Just two years after Apple became the first publicly listed US company to achieve a $1 trillion stock market value, the iPhone maker has topped $2 trillion.
The California-based company’s shares briefly rose to as large as $468.65 on Wednesday, equivalent to a market capitalisation of $2.004 trillion.
Buoyed by bets on the long-term success of the country’s biggest tech titles in a post-coronavirus world, Apple’s shares have surged since blowout quarterly results in July that saw the iPhone maker eclipse Saudi Aramco as the planet’s most valuable listed firm. Apple’s stock is up about 57% so far in 2020. A fantastic performance for Chief Executive Tim Cook.
The rally reflects growing investor confidence in Apple’s shift toward relying on sales of iPhones and more on services for its users, including movie, music and games.
Apple currently accounts for close to 7% of the S&P 500’s total market value. Its market capitalisation is roughly equal to the combined values of the S&P 500’s 200 smallest companies.
However, Apple’s recent stock rally has left it possibly overvalued, based on a widely used metric. The stock is trading at over 30 times analysts’ expected earnings, its highest level in more than a decade, according to Refinitiv.
They’re followed by Google-owner Alphabet , at just more than $1 trillion.
Those and other heavyweight techo companies have jumped to record highs throughout the coronavirus pandemic as consumers rely more on e-commerce, video streaming and other services they supply. Investors are betting these companies will emerge from the snowball more powerful than smaller competitors, with some even viewing their volatile stocks as safe havens.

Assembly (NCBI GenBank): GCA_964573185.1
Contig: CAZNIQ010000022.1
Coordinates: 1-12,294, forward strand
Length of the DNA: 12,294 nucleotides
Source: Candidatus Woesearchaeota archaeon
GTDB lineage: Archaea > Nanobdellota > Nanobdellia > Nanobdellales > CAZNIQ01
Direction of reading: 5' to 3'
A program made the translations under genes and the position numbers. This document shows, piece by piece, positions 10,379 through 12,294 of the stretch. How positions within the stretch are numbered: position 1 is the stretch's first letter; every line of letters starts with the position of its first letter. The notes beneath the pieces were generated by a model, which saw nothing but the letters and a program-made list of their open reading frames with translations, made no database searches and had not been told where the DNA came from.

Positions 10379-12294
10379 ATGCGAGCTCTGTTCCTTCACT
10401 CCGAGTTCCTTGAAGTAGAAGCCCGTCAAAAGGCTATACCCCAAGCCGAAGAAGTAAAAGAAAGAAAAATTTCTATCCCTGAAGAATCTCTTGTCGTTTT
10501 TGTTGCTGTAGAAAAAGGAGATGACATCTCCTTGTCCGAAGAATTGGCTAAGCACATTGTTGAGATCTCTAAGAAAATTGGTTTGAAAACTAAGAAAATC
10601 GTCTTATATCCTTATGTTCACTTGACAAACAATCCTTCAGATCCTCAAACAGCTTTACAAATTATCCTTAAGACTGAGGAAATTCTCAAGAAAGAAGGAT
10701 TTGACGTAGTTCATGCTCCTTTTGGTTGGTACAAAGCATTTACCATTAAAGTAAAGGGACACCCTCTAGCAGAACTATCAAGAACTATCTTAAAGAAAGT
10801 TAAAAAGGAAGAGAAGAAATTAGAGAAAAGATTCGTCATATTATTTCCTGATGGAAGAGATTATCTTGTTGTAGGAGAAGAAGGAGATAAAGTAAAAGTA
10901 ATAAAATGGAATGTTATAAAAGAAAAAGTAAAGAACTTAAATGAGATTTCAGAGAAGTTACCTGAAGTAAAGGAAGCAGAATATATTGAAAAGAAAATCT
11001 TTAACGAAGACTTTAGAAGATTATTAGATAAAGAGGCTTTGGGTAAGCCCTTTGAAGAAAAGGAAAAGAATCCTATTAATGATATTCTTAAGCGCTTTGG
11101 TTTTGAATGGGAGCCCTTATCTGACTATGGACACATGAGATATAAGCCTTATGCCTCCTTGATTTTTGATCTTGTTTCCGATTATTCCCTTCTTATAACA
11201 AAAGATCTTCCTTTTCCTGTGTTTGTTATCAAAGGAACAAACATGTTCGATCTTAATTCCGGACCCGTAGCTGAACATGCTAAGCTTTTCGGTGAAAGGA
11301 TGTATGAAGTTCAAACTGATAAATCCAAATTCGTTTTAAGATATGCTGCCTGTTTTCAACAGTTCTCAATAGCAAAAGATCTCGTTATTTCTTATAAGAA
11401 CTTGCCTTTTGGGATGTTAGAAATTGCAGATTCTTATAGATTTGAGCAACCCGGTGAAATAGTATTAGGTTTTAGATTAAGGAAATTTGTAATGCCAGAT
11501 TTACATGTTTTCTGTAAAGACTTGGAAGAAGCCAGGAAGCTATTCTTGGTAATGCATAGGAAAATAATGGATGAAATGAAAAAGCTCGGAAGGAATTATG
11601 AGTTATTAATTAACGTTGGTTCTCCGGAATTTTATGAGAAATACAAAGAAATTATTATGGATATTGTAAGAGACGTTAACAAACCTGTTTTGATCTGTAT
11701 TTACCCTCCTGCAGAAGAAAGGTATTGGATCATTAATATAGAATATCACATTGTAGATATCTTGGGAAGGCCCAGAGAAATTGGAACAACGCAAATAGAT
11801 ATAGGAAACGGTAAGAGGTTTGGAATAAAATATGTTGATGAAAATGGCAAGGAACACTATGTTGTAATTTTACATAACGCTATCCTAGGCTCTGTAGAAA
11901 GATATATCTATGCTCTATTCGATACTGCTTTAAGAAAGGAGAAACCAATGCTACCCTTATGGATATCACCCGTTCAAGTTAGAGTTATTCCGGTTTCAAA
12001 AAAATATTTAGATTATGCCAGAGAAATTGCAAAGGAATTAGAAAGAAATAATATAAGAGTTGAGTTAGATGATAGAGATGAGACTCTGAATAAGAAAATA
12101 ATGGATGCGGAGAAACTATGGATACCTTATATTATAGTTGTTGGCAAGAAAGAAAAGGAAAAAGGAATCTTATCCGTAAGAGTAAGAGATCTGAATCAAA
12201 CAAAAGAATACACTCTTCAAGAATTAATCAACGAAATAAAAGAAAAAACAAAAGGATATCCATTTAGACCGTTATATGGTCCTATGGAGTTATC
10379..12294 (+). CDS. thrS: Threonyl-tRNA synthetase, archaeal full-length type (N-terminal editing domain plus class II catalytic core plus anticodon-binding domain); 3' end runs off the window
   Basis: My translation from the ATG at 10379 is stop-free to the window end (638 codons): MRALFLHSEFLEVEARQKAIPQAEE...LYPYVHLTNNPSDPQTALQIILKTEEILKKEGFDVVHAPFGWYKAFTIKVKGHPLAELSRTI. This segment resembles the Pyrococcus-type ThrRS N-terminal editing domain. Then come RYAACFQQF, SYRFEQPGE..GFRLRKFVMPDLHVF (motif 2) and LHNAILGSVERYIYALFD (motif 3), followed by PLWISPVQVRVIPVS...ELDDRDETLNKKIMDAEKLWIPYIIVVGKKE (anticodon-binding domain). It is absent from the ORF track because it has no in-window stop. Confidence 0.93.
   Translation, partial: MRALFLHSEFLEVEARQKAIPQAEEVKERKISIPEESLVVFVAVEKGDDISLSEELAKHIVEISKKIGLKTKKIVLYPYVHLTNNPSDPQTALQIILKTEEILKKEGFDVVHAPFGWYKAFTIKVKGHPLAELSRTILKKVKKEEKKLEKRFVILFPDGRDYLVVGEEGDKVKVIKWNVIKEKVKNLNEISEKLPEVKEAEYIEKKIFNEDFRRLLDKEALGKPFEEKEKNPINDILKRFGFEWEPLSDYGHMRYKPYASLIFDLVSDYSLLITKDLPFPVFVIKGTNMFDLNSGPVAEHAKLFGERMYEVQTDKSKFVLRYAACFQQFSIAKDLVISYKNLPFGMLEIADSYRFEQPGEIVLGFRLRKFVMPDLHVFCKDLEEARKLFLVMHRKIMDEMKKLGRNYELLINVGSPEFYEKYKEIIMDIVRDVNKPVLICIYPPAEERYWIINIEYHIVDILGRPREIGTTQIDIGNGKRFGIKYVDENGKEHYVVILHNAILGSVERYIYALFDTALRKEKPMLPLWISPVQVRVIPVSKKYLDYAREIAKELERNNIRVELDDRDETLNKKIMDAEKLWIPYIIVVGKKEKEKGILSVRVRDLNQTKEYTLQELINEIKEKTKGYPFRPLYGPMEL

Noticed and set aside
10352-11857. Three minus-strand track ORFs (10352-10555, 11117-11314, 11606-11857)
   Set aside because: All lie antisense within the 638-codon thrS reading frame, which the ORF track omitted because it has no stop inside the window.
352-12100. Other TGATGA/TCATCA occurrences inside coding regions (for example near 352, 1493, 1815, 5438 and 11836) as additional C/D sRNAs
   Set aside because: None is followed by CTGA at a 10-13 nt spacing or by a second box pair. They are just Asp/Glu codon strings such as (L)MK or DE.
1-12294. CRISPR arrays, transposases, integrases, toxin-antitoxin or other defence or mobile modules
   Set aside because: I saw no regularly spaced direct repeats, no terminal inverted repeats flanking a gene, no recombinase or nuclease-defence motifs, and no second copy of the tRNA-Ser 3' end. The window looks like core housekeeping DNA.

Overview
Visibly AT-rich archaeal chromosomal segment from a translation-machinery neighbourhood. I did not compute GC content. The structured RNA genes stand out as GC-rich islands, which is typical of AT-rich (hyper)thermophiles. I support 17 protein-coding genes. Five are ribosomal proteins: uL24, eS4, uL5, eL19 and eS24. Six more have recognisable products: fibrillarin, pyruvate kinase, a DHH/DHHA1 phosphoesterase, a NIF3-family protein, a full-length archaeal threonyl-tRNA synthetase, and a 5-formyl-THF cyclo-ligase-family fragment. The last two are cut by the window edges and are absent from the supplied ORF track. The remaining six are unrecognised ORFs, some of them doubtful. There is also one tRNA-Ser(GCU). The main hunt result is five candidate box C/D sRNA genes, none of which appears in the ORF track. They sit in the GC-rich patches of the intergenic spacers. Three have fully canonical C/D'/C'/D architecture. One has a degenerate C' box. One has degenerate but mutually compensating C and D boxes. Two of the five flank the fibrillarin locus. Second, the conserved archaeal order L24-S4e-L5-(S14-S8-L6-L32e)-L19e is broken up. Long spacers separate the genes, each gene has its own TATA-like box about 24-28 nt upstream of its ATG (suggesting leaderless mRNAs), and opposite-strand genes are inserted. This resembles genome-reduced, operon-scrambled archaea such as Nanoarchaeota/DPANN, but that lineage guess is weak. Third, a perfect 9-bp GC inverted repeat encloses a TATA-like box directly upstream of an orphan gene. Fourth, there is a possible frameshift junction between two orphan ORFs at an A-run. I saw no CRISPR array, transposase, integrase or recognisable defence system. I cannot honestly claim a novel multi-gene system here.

Apple’s revenue grew across each category and all of its geographical areas in the June quarter, even as the coronavirus crisis caused the US economy to contract at its worst rate as the Great Depression.
Apple surprised Wall Street because it managed to get loyal shoppers to purchase iPhones, iPads and Macs online even as many brick-and-mortar stores remained closed due to the coronavirus lockdowns.
Launched in the garage of co-founder Steve Jobs in 1976, Apple has pushed its earnings past the economic outputs of Portugal, Peru and other nations.
Current CEO Tim Cook took over from Jobs in 2011 and has more than doubled Apple’s revenue and profits under his leadership.
The iPhone maker is slated to split its stock four-for-one when trading opens on August 31, with the company saying it intends to make its shares more accessible to individual investors.
The team at Platform Executive hope you have enjoyed this news article. Initial reporting via our content partners at Reuters. Reporting by Noel Randewich and Subrat Patnaik. Editing by Patrick Graham, Saumyadeb Chakrabarty and Paul Simao.
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